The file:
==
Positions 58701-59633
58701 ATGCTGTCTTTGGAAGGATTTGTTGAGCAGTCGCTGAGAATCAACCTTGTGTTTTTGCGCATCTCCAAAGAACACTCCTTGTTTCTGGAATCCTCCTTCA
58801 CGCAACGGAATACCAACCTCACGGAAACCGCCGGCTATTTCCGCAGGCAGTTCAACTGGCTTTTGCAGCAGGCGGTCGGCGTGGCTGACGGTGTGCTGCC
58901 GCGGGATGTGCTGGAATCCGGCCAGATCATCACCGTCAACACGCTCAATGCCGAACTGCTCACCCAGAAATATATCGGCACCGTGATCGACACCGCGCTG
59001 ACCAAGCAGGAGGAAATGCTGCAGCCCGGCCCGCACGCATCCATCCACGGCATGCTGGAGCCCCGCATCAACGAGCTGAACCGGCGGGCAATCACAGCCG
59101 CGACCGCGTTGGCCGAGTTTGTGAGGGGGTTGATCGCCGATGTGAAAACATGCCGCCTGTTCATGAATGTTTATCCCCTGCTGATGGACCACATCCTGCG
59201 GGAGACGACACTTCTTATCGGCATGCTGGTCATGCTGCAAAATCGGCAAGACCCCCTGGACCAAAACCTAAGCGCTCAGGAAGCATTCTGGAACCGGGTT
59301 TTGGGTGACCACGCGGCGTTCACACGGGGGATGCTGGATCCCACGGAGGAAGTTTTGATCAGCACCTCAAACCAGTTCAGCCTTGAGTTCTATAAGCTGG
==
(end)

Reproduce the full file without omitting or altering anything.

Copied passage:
Positions 58701-59633
58701 ATGCTGTCTTTGGAAGGATTTGTTGAGCAGTCGCTGAGAATCAACCTTGTGTTTTTGCGCATCTCCAAAGAACACTCCTTGTTTCTGGAATCCTCCTTCA
58801 CGCAACGGAATACCAACCTCACGGAAACCGCCGGCTATTTCCGCAGGCAGTTCAACTGGCTTTTGCAGCAGGCGGTCGGCGTGGCTGACGGTGTGCTGCC
58901 GCGGGATGTGCTGGAATCCGGCCAGATCATCACCGTCAACACGCTCAATGCCGAACTGCTCACCCAGAAATATATCGGCACCGTGATCGACACCGCGCTG
59001 ACCAAGCAGGAGGAAATGCTGCAGCCCGGCCCGCACGCATCCATCCACGGCATGCTGGAGCCCCGCATCAACGAGCTGAACCGGCGGGCAATCACAGCCG
59101 CGACCGCGTTGGCCGAGTTTGTGAGGGGGTTGATCGCCGATGTGAAAACATGCCGCCTGTTCATGAATGTTTATCCCCTGCTGATGGACCACATCCTGCG
59201 GGAGACGACACTTCTTATCGGCATGCTGGTCATGCTGCAAAATCGGCAAGACCCCCTGGACCAAAACCTAAGCGCTCAGGAAGCATTCTGGAACCGGGTT
59301 TTGGGTGACCACGCGGCGTTCACACGGGGGATGCTGGATCCCACGGAGGAAGTTTTGATCAGCACCTCAAACCAGTTCAGCCTTGAGTTCTATAAGCTGG